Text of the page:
With the NFL set to celebrate its 100th birthday on Sept. 17, 2020, here's a look at what transpired this week in Bears history:
In 1947, former quarterback Bobby Douglass was born. Selected by the Bears in the second round of the 1969 draft out of Kansas, he spent his first seven NFL seasons in Chicago. Appearing in 61 games with 45 starts, Douglass completed 42.0 percent of his passes for 4,932 yards with 30 touchdowns, 51 interceptions and a 47.5 passer rating. He also rushed for 2,470 yards and 20 touchdowns on 373 attempts. His 968 yards rushing in 1972 were the most by a quarterback until Michael Vick broke the record in 2006.
In 1974, former defensive lineman Bryan Robinson was born. Robinson spent six seasons with the Bears from 1998-2003, appearing in 90 games with 82 starts and recording 231 tackles, 16.5 sacks and 27 tackles-for-loss. He blocked Ryan Longwell's 28-yard field goal attempt Nov. 7, 1999 to preserve a 14-13 win over the Packers six days after Walter Payton had passed away. Robinson passed away June 11, 2016 at the age of 41.
In 1987, former defensive end Corey Wootton was born. Selected by the Bears in the fourth round of the 2010 draft out of Northwestern, he spent four seasons in Chicago, appearing in 45 games with 22 starts and registering 70 tackles, 11.0 sacks and 13 tackles-for-loss. Wootton's first career sack in a division-clinching win over the Vikings Dec. 20, 2010 knocked Brett Favre out of the game and turned out to be the final play of Favre's NFL career.
In 1938, former guard Roger Davis was born. Selected by the Bears with the seventh pick in the first round of the 1960 draft, Davis spent four seasons with the team from 1960-63, appearing in 48 games with 31 starts. He was the starting right guard on the Bears' 1963 NFL championship team.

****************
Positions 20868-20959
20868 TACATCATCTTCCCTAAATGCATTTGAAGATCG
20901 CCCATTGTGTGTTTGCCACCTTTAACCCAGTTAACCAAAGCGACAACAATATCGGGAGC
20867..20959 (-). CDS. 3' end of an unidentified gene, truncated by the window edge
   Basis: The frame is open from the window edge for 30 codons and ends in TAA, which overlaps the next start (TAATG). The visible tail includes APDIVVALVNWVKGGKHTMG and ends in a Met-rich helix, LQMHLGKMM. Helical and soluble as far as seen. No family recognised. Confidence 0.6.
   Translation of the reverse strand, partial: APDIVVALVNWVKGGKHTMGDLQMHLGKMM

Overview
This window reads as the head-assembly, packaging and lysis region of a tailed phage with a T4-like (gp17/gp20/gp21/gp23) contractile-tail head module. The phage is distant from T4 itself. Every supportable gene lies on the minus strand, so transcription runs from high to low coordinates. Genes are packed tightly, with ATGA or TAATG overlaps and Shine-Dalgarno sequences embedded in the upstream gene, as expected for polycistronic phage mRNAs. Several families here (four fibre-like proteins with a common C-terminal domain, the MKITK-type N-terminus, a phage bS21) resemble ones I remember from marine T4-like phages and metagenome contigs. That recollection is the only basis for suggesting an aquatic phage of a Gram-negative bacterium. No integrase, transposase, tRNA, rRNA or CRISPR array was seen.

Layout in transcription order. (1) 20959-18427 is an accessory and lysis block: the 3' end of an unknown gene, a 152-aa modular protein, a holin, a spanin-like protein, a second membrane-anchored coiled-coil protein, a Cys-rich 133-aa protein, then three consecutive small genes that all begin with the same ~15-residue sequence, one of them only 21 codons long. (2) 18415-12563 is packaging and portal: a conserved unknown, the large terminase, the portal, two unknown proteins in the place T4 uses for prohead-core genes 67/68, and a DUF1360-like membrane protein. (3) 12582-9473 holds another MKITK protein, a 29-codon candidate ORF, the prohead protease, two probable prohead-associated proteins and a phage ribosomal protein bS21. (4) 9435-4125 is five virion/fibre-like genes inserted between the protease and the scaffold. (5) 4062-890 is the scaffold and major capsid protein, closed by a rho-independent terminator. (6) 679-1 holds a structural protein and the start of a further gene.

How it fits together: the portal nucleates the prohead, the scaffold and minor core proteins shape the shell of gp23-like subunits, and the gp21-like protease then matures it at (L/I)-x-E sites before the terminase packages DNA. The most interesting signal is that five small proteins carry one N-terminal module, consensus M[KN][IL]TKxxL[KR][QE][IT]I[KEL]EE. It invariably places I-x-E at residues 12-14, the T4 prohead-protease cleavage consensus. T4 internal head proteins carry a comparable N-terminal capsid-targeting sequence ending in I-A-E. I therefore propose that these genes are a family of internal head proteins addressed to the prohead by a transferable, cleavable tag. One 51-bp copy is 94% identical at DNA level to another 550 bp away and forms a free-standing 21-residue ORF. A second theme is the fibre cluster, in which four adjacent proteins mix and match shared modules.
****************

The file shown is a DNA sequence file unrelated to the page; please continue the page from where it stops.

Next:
In 1956, former linebacker Brian Cabral was born. He spent six seasons with the Bears from 1981-86, appearing in 60 games with eight starts. Cabral contributed primarily on special teams. Playing for the famed 1985 Bears, Cabral was placed on injured reserve after hurting his knee in the season opener but returned to play in Super Bowl XX.
In 1972, former safety Larry Whigham was born. Whigham spent two seasons with the Bears in 2001-02, appearing in 30 games with one start. In 2001, Whigham was voted All-Pro and selected to the Pro Bowl as a special teams player for a Bears team that won the NFC Central title with a 13-3 record.
In 1922, the American Professional Football Association since its inception in 1920 changed its name to the National Football League.
In 1987, former outside linebacker Lamarr Houston was born. Houston spent three seasons with the Bears from 2014-16, appearing in 31 games with 11 starts and registering 57 tackles, 13.0 sacks and 18 tackles-for-loss.
In 1981, the Bears announced the re-signings of center Dan Neal and cornerback Terry Schmidt. Neal spent nine seasons with the Bears from 1975-83, appearing in 115 games with 94 starts. He started all 16 games for four straight seasons from 1978-81. Schmidt also spent nine seasons with the Bears from 1976-84, playing in 121 games with 77 starts and compiling 21 interceptions, two of which he returned for touchdowns.
In 1895, Min Halas was born. The wife of George Halas and mother of Virginia Halas McCaskey, Min started working for the Bears in 1922. In addition to her clerical duties, she was affectionately known by her family as "Keeper of the Scrapbooks." Year-after-year and decade-after-decade, Min would cut articles and photographs out of newspapers, organize and label them and paste them into scrapbooks, chronicling the history of the Bears.
In 1944, former linebacker Doug Buffone was born. Selected by the Bears in the fourth round of the 1966 draft out of Louisville, he spent his entire 14-year NFL career in Chicago, appearing in 186 games with 154 starts. Buffone's 24 interceptions are the most by a linebacker in Bears history and his 14 seasons played are tied for the second most in franchise history with Hall of Fame linebacker Bill George behind long-snapper Patrick Mannelly (16). Buffone passed away April 20, 2015 at the age of 70.
In 1957, Bears president/CEO Ted Phillips was born. Phillips is the fourth person to serve as president in the organization's storied 100-year history following George Halas, George "Mugs" Halas, Jr., and Michael McCaskey.
In 2016, former Bears defensive coordinator Buddy Ryan passed away. Ryan served as Bears defensive coordinator from 1978-85, winning a Super Bowl ring in his final season in Chicago while leading one of the greatest defenses in NFL history.